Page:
The council believes that everyone who lives in or works in or visits West Lindsey has the right to be treated with dignity and respect and to live without fear of discrimination.
If you or someone you know has been the victim of a hate incident, please report it here.
The council is a designated reporting centre for hate incident, and we need to know the number, type and range of incidents taking place in the district so that we can direct our resources to deal with them.
So what is hate incident? A hate incident is any criminal offence committed against a person or property that is motivated by an offender’s hatred of someone because of their:
- Race, colour, ethnic origin, or nationality
- Sexual orientation or
Our definition of a hate incident: Any hate incident, which constitutes a criminal offence, perceived by the victim or any other person, as being motivated by prejudice or hate.
Examples of hate incidents include:
- Verbal abuse; threatening behaviour; name calling; offensive mail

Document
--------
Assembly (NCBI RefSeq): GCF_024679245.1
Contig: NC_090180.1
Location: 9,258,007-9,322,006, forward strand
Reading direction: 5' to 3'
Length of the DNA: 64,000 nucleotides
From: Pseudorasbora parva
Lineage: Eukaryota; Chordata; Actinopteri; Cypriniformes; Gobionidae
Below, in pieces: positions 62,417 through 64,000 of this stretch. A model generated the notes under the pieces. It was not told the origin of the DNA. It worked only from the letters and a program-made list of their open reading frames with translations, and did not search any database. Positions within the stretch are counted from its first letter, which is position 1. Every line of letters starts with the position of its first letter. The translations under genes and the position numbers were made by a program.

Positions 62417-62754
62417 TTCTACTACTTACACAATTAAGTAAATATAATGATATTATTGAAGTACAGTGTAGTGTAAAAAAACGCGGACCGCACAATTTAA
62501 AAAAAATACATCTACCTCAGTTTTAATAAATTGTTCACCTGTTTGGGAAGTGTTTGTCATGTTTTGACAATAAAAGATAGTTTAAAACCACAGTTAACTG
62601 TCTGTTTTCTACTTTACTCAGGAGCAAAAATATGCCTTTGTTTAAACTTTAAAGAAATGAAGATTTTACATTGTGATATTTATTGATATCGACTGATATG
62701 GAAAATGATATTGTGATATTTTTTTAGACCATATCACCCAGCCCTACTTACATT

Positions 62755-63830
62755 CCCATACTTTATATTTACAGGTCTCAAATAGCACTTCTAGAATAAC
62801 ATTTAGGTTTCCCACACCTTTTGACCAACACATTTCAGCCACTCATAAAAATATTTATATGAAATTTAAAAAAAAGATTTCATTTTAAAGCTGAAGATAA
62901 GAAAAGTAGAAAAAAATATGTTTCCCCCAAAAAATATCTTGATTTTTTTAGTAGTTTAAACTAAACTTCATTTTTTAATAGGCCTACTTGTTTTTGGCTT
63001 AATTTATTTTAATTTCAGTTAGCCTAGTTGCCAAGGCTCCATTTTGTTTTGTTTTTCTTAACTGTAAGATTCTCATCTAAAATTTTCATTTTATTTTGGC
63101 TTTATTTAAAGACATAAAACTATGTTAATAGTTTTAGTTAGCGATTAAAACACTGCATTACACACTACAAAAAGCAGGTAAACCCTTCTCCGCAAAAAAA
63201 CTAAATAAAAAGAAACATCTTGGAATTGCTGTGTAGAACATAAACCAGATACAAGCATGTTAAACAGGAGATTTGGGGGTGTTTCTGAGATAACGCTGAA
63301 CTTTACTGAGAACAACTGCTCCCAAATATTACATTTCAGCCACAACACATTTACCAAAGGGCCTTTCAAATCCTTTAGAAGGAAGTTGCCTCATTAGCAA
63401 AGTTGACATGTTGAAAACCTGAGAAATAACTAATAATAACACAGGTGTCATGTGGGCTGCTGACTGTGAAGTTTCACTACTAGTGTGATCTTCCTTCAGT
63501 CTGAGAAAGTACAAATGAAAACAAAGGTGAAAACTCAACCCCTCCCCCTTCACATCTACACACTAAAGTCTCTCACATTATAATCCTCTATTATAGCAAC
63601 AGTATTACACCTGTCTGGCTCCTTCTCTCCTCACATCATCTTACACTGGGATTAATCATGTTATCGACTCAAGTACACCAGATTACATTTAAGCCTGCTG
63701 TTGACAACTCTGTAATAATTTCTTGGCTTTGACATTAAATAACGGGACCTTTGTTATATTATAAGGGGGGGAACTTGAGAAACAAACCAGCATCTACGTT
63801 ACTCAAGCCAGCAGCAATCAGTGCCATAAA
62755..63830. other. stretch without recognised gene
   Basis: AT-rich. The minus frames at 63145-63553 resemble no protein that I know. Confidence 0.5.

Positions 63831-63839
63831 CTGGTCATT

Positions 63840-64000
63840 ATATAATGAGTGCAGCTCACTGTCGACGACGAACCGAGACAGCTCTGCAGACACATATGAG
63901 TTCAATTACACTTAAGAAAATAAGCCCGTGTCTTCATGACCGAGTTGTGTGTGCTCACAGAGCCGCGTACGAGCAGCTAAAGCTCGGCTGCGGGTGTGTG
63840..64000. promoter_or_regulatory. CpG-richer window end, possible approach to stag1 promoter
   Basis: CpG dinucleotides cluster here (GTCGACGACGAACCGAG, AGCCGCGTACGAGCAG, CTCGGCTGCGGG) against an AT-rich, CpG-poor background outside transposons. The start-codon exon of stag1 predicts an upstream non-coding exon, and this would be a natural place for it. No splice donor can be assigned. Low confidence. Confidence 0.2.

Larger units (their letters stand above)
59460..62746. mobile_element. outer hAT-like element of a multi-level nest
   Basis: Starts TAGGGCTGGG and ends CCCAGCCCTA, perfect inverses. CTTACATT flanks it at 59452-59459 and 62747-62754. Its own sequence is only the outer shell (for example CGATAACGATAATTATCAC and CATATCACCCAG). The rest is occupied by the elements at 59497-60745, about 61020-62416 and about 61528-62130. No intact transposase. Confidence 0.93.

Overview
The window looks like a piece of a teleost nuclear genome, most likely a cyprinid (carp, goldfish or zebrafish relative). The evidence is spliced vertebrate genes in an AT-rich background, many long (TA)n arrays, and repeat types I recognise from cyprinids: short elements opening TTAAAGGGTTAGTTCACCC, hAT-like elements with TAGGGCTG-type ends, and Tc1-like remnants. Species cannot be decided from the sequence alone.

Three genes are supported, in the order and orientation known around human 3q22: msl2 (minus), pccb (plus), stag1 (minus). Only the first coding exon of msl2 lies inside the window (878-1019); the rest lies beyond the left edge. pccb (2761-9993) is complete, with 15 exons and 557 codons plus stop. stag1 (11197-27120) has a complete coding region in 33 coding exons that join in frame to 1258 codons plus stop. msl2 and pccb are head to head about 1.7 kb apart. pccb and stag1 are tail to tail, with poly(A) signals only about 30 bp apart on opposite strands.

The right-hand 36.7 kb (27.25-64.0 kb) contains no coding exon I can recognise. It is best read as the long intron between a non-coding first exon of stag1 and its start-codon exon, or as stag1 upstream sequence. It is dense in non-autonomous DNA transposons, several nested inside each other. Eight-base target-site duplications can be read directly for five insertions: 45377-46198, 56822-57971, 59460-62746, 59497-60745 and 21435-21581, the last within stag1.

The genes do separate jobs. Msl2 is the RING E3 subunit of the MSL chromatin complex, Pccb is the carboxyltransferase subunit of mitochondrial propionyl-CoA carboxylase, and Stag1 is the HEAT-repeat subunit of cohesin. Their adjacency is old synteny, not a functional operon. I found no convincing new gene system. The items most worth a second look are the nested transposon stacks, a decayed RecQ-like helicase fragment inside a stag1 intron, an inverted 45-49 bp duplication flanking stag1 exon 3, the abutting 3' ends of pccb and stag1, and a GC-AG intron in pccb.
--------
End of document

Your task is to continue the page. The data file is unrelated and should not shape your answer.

- Offensive phone calls; offensive text messages; physical assault
- Robbery; harassment; intimidation; vandalism; rape
- Domestic abuse; arson; theft; graffiti; damage; or sexual assault
Many incidents can be obvious, but others may be more hidden, such as overhearing a remark. It does not matter how obvious or how hidden an incident may be. If you feel that you have been the victim of a hate incident, and then please report it to us.
Reporting a hate crime: It is important that all hate crimes and incidents are reported, whether you are a victim or a witness. You can report hate crime the following ways:
- In an emergency, dial 999 and ask for the police
- In a non emergency, you can always contact the police on 101 or 01522 532222
- You can make a report online
Alternatively you can pick up a self-reporting pack or submit a report at any police station, library, Citizen’s Advice Bureau, or District Council offices.
What Happens Now: Once we receive your report, we will record the details and pass them onto the police. We will not give details about you to anyone without asking you first, your report will be treated in confidence with dignity and respect.
Further Help: Coping with the feelings produced by hate crime can be difficult, the police can take action against the offenders, and a solicitor can help you take civil action, such as seeking a court injunction to stop people harassing you.
The following organisations provide support to people who have experienced hate crime: